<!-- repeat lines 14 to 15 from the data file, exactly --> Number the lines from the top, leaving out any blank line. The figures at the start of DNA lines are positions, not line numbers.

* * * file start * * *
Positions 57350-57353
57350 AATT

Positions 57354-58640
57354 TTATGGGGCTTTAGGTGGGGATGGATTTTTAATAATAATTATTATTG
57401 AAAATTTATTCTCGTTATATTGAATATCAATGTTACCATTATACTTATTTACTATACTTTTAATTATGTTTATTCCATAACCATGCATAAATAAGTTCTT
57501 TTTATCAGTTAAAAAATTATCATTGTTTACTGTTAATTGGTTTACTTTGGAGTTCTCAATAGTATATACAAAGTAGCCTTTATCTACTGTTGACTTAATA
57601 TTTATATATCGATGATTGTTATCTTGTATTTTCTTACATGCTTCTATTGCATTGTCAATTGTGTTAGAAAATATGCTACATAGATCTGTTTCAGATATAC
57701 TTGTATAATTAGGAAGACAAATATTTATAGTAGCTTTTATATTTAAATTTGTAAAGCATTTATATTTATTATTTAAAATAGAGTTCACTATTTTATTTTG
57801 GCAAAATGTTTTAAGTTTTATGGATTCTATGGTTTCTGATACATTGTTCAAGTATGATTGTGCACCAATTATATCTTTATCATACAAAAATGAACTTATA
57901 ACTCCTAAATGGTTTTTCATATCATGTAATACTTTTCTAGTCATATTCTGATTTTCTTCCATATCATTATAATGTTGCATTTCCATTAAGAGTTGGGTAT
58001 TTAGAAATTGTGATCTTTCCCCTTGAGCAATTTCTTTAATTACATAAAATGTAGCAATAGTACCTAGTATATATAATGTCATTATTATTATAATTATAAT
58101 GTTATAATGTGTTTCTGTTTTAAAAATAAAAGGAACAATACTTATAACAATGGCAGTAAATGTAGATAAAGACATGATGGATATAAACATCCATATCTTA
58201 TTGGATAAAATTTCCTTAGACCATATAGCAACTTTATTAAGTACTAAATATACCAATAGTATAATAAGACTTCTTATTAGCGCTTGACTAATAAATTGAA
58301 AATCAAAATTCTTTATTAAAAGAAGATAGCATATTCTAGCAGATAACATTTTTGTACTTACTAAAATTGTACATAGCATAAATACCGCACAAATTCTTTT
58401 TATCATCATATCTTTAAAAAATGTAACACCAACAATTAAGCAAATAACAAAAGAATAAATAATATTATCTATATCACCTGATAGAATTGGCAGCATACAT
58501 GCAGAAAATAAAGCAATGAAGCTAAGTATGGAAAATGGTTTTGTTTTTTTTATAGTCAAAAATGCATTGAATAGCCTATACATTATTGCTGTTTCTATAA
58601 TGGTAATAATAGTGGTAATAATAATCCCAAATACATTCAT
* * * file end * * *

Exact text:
58301 AATCAAAATTCTTTATTAAAAGAAGATAGCATATTCTAGCAGATAACATTTTTGTACTTACTAAAATTGTACATAGCATAAATACCGCACAAATTCTTTT
58401 TATCATCATATCTTTAAAAAATGTAACACCAACAATTAAGCAAATAACAAAAGAATAAATAATATTATCTATATCACCTGATAGAATTGGCAGCATACAT